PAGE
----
MAGICPosition: Shooting guard
It’s a waste of breath to talk about Orlando’s rotation with so much up in the air ahead of Thursday’s trade deadline. What we can prepare for is the possibility that the swingmen are going to get shaken up in one form or another. Either the Magic are going to deal Howard and likely send Hedo Turkoglu
with him, or they’ll move assets such as Ryan Anderson
and J.J. Redick
to acquire another front-line player.
All we can do is stash talent and wait. In this case, Redick and Jason Richardson
stand to benefit the most if Turkoglu and Howard move on. For more stash candidates, check out my trade deadline preview here
.NETSPosition: Shooting guard/Small forwardBrook Lopez
played in five games this year. In those games, MarShon Brooks
logged 33.3 minutes, but got just 8.8 shots up per night. In his 19 other starts, Brooks is averaging 13.4 field-goal attempts per game. With Lopez (ankle) week-to-week and possibly done for the year, Brooks is back as a strong hold.
Meanwhile, D-League callup Gerald Green
is making some serious noise. It’s worth noting that even though Green was a first-round pick way back in 2005, he’s still only 26 years old. Over the last seven games, he’s averaging 21.2 minutes while fellow bench scorer Anthony Morrow
is at 21.4.
But before we go overboard on Green’s last two games (18.5 points, 26.8 minutes), realize that Deron Williams
(calf) played in neither. That made usual third guard Jordan Farmar
the starting point guard, thus opening up room for Green. Barring further injuries, Green is unlikely to garner more than 18-22 minutes going forward.PACERSPosition: Point guardDarren Collison
is a mediocre NBA point guard, so there’s always going to be chatter that his starting gig is in jeopardy. Don’t buy it.
Coach Frank Vogel is on the record saying he prefers George Hill
(shoulder, day-to-day) at shooting guard anyway. The Pacers are 23-16 with Collison starting every single game and playing 33.1 minutes per night. Yes, they’ve lost four straight games -- but three of those came at Chicago, at Miami and at Orlando. The roles here are clear -- Collison is the starter and will hover around 31-34 minutes, Paul George
is the beastly shooting guard with unlimited potential and Hill is the perfect fit as the combo guard off the bench. RAPTORSPosition: Power forward
Now that Andrea Bargnani
(calf) is finally back, this rotation has settled down. Bargnani is going to ramp up to 31-34 minutes nightly, Jerryd Bayless
will beast whenever Jose Calderon
(ankle, day-to-day) is injured/traded and the ugly three-headed monster at center can be ignored. James Johnson
has started 27 straight games and his recent dip in production can be written off as a blip. As mentioned two weeks ago, Dwane Casey needs Johnson’s defensive-minded skills out there. SIXERSPosition: Shooting guard
I talked about Turner in last Friday’s Dose and Matt Stroup hit on him in Roundball Stew. He’s a controversial player because he does everything at a plus-level except shoot the ball. I’m not sold on his offensive abilities after three explosive games.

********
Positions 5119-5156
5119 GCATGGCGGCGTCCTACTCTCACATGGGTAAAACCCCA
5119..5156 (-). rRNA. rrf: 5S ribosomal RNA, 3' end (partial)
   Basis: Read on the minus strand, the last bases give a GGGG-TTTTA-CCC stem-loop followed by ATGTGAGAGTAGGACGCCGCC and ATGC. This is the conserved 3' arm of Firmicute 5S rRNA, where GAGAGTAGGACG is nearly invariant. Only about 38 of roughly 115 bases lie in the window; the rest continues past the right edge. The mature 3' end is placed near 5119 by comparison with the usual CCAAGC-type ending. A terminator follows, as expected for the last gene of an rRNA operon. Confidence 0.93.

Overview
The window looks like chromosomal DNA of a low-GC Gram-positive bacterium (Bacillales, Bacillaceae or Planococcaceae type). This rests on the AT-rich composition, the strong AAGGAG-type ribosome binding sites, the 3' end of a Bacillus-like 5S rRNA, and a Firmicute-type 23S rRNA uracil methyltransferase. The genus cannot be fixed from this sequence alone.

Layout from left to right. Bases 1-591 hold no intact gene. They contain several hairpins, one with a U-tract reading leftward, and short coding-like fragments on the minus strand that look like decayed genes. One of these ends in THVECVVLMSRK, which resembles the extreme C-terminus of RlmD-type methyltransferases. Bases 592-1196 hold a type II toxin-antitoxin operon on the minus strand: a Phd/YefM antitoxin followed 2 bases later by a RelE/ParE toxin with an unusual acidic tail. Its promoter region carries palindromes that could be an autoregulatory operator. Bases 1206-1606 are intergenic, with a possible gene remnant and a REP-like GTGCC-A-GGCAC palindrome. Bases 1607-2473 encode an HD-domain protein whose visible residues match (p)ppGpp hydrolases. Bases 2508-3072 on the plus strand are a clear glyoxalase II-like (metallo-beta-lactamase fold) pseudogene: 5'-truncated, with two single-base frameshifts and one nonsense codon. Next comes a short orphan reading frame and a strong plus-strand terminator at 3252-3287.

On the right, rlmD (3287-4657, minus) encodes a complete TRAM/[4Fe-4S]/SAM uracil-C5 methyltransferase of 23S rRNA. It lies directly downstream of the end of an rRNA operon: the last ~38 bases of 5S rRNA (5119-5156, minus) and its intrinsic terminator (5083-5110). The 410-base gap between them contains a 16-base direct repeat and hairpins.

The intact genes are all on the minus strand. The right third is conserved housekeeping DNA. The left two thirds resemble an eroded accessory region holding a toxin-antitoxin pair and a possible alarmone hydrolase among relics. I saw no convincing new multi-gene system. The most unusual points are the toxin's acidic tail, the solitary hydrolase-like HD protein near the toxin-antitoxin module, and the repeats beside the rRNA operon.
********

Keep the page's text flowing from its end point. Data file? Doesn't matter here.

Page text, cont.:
We won’t debate that point in this space though. We’re here to talk about minutes, and you can be sure Turner is going to get plenty of them the rest of the way.
Why did Jodie Meeks
start the first 38 games of the season at shooting guard? Because the Sixers began the season 20-9 and Doug Collins wasn’t about to mess with that. He says it’s truly that simple and I believe him. Now that Collins has made the move to Turner, committed to him for the rest of the year and has seen him go off for 17.0 points, 12.0 rebounds and 3.5 assists in four starts, there’s no turning back. Think 32-36 minutes the rest of the way, even after the jumper goes back in the tank.
Those deep-leaguers holding onto Jodie Meeks
can probably do better. In his four games off the bench, Meeks is getting just 13.6 minutes per game. He doesn’t fit as a scorer on the second unit because that’s the role of Lou Williams
and Thaddeus Young
. WIZARDSPosition: Power forward
Interim coach Randy Wittman is wisely making Andray Blatche
earn his minutes. So far, Blatche hasn’t been able to do that.
In five games since returning from his calf injury, Blatche has started zero times and is averaging a mere 15.2 minutes per night. He’s been booed mercilessly by his home fans and has admitted that has affected him on the court. Meanwhile, Trevor Booker
has held steady at 31.7 minutes over the last five.
Perhaps Blatche is still feeling the calf, perhaps he’s not in game shape and perhaps those boos are too much to overcome. But we haven’t seen a shell of the guy that averaged 16.9 points, 8.2 rebounds and 1.5 steals as a starter last year. Or the guy that posted 20.8 points, 8.2 rebounds and 1.4 steals in 36 2009-10 starts. And there’s no sign that we will see that guy anytime soon, making Booker safe and Blatche waiver-wire fodder. * The Pistons and Heat are not listed as they are the only Eastern Conference teams without any true question marks in their rotations.